We mean this quite literally. Last Friday, we ran a "political map of support/non-support" on the front page, showing the Philippines awash in a sea of green.
Green was the color we assigned to provincial governors who voiced support for President Macapagal-Arroyo after the crisis erupted; the green provinces include the likes of Eastern Samar, headed by Gov. Ben Evardone, who did not campaign for the President last May but is now the spokesperson for the pro-Arroyo governors.
The fact that vote-rich provinces like Pangasinan and Batangas are now counted in the President's column, despite having broken for opposition candidate Fernando Poe Jr. last year, may strike us at first as yet another manifestation of turncoat politics. But we would be wrong.
The fact is, many local executives (last Friday's story also carried a tally of mayors for or against the President) have rushed in to defend the center because they believe the future of the new periphery is itself at stake. Call it the modern paradox of local power.
The spectacle of local executives pledging support to a President under siege is nothing new, of course; in the last days of the dictatorship, many governors and mayors sided with Ferdinand Marcos. The difference is, they had no real power apart from access to Malacañang.
Today, there is a real movement of political power to the provinces, set in motion in the last decade by possibly the most consequential single piece of legislation since the fall of the dictatorship: the Local Government Code.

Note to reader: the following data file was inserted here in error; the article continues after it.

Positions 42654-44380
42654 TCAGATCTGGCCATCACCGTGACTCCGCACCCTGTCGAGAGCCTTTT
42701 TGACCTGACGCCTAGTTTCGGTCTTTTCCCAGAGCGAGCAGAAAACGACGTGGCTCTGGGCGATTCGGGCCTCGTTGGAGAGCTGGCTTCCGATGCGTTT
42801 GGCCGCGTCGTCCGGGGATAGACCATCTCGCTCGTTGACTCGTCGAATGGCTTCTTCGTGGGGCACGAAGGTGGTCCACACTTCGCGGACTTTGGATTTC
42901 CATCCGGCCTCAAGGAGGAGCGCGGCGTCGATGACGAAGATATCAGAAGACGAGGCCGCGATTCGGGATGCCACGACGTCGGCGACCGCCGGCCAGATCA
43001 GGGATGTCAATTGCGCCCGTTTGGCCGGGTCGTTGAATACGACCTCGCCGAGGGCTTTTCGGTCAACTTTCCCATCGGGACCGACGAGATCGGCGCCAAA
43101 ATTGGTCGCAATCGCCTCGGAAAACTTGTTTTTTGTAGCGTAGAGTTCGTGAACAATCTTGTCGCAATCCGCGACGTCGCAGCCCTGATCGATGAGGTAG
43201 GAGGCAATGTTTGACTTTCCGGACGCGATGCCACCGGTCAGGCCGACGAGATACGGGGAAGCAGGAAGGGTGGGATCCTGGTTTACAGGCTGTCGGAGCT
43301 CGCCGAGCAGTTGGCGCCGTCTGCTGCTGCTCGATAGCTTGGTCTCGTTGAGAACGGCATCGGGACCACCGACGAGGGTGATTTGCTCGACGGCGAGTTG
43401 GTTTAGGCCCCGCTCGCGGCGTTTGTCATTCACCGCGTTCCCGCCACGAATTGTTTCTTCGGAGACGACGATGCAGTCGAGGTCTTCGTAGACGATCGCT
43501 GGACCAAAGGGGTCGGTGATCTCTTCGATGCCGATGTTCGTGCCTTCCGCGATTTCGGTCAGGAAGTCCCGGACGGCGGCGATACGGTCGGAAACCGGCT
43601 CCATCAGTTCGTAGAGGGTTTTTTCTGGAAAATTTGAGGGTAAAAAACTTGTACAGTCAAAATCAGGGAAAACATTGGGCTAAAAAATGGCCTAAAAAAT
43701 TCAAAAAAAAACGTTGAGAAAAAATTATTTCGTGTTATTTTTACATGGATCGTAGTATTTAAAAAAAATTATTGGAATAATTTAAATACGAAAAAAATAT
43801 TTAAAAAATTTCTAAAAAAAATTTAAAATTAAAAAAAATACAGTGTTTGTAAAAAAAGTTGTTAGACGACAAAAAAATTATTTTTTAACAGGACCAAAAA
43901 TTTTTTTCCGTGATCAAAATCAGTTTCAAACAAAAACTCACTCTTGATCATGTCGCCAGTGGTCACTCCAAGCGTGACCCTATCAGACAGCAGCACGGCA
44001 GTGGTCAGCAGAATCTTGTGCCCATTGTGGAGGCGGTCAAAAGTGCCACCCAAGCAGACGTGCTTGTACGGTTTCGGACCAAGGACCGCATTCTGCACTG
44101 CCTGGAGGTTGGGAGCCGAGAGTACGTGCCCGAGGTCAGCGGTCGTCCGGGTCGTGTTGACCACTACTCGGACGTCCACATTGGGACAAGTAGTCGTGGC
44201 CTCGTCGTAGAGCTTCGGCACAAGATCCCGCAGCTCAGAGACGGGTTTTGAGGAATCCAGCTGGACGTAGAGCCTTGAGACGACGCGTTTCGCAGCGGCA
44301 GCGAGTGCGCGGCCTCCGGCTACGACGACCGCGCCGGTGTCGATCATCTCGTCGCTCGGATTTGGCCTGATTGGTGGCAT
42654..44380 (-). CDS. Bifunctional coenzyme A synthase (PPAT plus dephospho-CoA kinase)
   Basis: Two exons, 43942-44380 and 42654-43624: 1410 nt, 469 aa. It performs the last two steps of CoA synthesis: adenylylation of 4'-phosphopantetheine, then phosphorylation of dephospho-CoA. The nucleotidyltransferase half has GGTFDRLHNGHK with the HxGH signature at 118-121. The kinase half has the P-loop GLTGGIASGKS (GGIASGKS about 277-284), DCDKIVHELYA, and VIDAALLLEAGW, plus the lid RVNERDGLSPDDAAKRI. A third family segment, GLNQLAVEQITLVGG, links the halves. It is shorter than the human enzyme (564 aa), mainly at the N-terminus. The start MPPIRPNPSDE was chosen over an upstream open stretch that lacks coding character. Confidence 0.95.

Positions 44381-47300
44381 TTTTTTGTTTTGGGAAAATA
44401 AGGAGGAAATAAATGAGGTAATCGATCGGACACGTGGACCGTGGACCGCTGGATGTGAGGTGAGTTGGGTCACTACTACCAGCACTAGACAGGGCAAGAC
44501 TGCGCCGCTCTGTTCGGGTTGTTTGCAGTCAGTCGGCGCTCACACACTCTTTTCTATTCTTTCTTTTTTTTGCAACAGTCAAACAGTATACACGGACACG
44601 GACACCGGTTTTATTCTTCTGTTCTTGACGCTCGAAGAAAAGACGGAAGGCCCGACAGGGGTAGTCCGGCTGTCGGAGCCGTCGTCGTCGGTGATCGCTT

The grant of real powers to local governments did not only give them access to a guaranteed income or allow them an unprecedented measure of control over their own affairs. It also encouraged local executives to dream of real autonomy from the center; more precisely, it allowed them to re-imagine the center.
To be sure, local executives continue to realize that it would be better to have an ally in the Palace (and by extension, in the budget department). Politics, after all, is still addition. But if we focus all our attention on this transactional relationship between Malacañang and the local governments, we would miss out on the real story.
Local governments have become a real source of power in their own right.
This is what we mean when we say the political map has truly been redrawn. The center holds in part because it is anchored on the periphery; that is what all those green-shaded political units in last Friday's map signify.
Many local executives do not only appreciate the political fact that the President literally speaks their language; they also recognize that Ms Arroyo is not a threat to them. In the black-and-white world of politics, she is on their side. The promise of greater devolution explicit in her campaign platform last year and implicit in her development plan is incentive enough to come to her defense. The idea that Metro Manila can once again mandate an interruption in the course of the country's political life only adds motive to incentive.
We wish to be clear: The "political map of support/non-support" is not a measure of public opinion. That would require another map altogether, showing, for instance, greater support for a federal system in Mindanao, greater support for the President in the Visayas, and greater support for impeachment in Metro Manila.
But the governors' map is telling in revealing ways. It shows us that the decision to invite local executives to the President's State of the Nation Address was not only meant to pack the Batasan with Charter change advocates but also an acknowledgment of their real power. And it signals to us that a hundred years after emerging local leaders like Sergio Osmeña from Cebu and Manuel Quezon from Tayabas contested Manila's dominance, there is a new vitality in the countryside.